Applying for Global Opportunities Including the MWF: Who Reviews your Application?

TheyThey say that one of the best ways to get things moving in your life is to get around achievers; and watch how they work. Even as a professional, I still get co-professionals to review some of my works before I submit. Your development or getting into global opportunities can take place when you cross paths with people who stretch you, as I stretch my mentees and volunteers. Some get angry but come back to announce they've been shortlisted. Before you start answering the questions, consider having a look at the entire application questions. This enables you to brainstorm, reflect and think through the questions so it flows while crafting your responses, and also helps you get any required document ready. Always save and have a copy of every application you submit. You might need it when you move to the next stage of the application process..

I wouldn’t like what happened to me in 2016 happen to you – During the application opening for the Mandela Washington Fellowship (MWF), the deadline was fast approaching, yet I hadn’t started the application process. I was rather busy reviewing and putting finishing touches to my clients’ applications. Three days to the deadline, I started applying, answering the essay questions that required deep thought and brainstorming. For three consecutive days, I worked on my application and finally submitted a few minutes before the application portal closed. Typically, I do not submit/apply for opportunities and put my mind on them. I got engrossed with demanding projects and activities, and forgot everything about YALI or MWF. One day, I got an SMS from an unknown MTN number inviting me for an interview. I quickly deleted the message, affirming it’s one of those fraudulent messages since I never applied for any job. There was MWF on the text but I couldn’t figure out what it meant.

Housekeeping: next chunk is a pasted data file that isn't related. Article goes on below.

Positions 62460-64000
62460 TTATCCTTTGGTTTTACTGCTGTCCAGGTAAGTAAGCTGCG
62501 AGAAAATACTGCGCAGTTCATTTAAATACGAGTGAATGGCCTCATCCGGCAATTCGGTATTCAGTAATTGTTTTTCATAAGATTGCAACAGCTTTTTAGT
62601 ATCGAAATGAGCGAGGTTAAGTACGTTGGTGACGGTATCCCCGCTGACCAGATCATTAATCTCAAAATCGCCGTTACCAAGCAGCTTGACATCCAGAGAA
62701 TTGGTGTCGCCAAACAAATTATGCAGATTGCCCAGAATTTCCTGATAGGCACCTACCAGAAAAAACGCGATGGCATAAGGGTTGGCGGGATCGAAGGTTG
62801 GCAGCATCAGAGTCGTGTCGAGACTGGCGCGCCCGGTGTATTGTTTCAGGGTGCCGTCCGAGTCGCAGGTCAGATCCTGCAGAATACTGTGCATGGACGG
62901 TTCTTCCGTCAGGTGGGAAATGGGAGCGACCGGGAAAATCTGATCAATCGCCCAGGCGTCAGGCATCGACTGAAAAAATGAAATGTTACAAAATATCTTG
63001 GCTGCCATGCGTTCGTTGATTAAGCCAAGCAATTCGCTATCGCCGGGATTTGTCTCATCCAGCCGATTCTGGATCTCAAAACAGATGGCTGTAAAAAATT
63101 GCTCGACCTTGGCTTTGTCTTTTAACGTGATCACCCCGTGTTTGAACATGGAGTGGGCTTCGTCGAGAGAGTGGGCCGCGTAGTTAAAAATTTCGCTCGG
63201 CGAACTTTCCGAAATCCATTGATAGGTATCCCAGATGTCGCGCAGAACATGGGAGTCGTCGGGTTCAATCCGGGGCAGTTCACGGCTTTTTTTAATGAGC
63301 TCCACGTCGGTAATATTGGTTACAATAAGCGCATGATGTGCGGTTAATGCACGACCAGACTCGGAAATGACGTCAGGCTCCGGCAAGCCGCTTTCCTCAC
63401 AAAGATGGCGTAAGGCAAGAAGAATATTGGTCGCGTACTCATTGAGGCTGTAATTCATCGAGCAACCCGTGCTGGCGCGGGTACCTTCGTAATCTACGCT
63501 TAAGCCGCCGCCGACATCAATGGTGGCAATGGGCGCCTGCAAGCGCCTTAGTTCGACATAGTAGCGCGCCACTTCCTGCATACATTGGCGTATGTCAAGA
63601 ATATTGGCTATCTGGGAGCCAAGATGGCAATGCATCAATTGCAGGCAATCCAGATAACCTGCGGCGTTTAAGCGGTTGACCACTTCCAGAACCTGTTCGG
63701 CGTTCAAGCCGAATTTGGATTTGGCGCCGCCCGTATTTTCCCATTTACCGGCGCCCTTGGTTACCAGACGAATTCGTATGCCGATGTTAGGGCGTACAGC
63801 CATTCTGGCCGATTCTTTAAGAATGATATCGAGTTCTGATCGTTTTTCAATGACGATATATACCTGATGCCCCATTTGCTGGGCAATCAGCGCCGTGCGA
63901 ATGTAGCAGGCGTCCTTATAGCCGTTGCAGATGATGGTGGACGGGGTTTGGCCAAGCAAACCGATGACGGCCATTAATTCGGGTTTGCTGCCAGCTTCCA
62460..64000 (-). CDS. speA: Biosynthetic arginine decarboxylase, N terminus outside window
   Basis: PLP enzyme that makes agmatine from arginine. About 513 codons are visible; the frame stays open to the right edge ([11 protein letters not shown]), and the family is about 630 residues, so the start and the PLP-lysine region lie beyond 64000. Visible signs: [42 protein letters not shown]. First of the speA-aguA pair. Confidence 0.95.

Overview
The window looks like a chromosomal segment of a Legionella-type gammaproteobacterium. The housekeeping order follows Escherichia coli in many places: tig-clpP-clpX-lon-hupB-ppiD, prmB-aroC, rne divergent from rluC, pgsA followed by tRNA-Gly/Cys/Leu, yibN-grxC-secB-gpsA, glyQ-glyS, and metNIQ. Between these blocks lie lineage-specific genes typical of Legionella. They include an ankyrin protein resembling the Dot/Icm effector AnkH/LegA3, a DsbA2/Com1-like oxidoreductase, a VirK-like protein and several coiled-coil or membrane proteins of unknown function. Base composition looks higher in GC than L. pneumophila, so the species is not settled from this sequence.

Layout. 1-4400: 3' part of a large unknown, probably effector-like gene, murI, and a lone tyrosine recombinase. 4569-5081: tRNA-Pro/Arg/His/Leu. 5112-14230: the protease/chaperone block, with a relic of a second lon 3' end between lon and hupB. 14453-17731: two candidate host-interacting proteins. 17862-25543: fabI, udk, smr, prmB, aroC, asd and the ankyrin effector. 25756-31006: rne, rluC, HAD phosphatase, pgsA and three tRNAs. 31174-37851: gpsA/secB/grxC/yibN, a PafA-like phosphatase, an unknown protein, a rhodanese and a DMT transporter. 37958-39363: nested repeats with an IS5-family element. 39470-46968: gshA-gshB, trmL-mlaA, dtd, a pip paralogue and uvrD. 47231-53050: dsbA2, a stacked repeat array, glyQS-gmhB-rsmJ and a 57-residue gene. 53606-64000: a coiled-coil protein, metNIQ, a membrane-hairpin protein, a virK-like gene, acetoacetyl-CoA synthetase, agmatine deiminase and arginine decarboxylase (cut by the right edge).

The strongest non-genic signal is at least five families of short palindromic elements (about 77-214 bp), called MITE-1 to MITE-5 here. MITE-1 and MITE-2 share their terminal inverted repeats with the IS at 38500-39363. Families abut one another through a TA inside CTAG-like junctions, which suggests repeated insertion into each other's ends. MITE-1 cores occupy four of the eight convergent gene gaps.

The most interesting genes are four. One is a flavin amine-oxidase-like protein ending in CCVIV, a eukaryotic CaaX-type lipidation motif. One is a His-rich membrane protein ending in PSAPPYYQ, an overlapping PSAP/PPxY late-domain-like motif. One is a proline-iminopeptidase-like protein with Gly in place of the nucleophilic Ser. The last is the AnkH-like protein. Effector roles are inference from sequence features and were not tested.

To cut the long story short, I later went for the interview which seven of us from Anambra state participated in and I was the only one finally chosen. Before the interview, I dug out and studied the application I submitted that got me shortlisted and that enabled me flow well during the interview.. I understand that some youth in the slum/rural communities I work do not have a computer or laptop. That is a challenge but not a limitation to applying for global opportunities. Focus on your potential, not your limitation. There are centers with computers and Wi-Fi for public usage. If it’s only a Smartphone you have access to, do not apply and submit right away, especially applications that demand for essay writing. There are two ways one can go about it. One is to copy and paste the questions on a Word doc on your phone; work offline crafting your responses. When done, email to a professional to proof read, (DO NOT EMAIL DOCUMENT FOR REVIEW IN A PDF OR SCREENSHOT FORMAT) and when okay, you copy and paste back unto the application form and then submit.

The second way is, write out the application questions, answer them on sheets of paper; move to where there is a computer and type them out before emailing to a professional for review. Relax and work offline, then get back online when ready for submission. I once met a lady in a cyber café trying to work on an application online, she was instructing the café guy on what to do, but the guy wasn't familiar with what she was saying and she was also panicking that her ticketed time was running out. I moved closer, calmed her down and counseled that it doesn’t really work well that way. I suggested either she prints out or download the questions, so she could relax and work offline. She turned to me and said, “Back to sender” that hers must work, that she must get selected for the opportunity.

If you want to fail, believe in luck; if you want to succeed, believe in the principles of cause and effect and you will create your own luck. I don’t believe in luck, I believe in hard+smart work and that’s brings me luck. Getting into a global opportunity isn’t by luck; one has to work hard for it. Keep your shortcomings in perspective; you are still a work in progress. To progress to the Next Level, spend time with those who are already there or know how to get you there. Kindly subscribe to get more via Would be available to answer your questions and walk you through. Trust me, you will go places.

©Udegboka Nkechi Tessie

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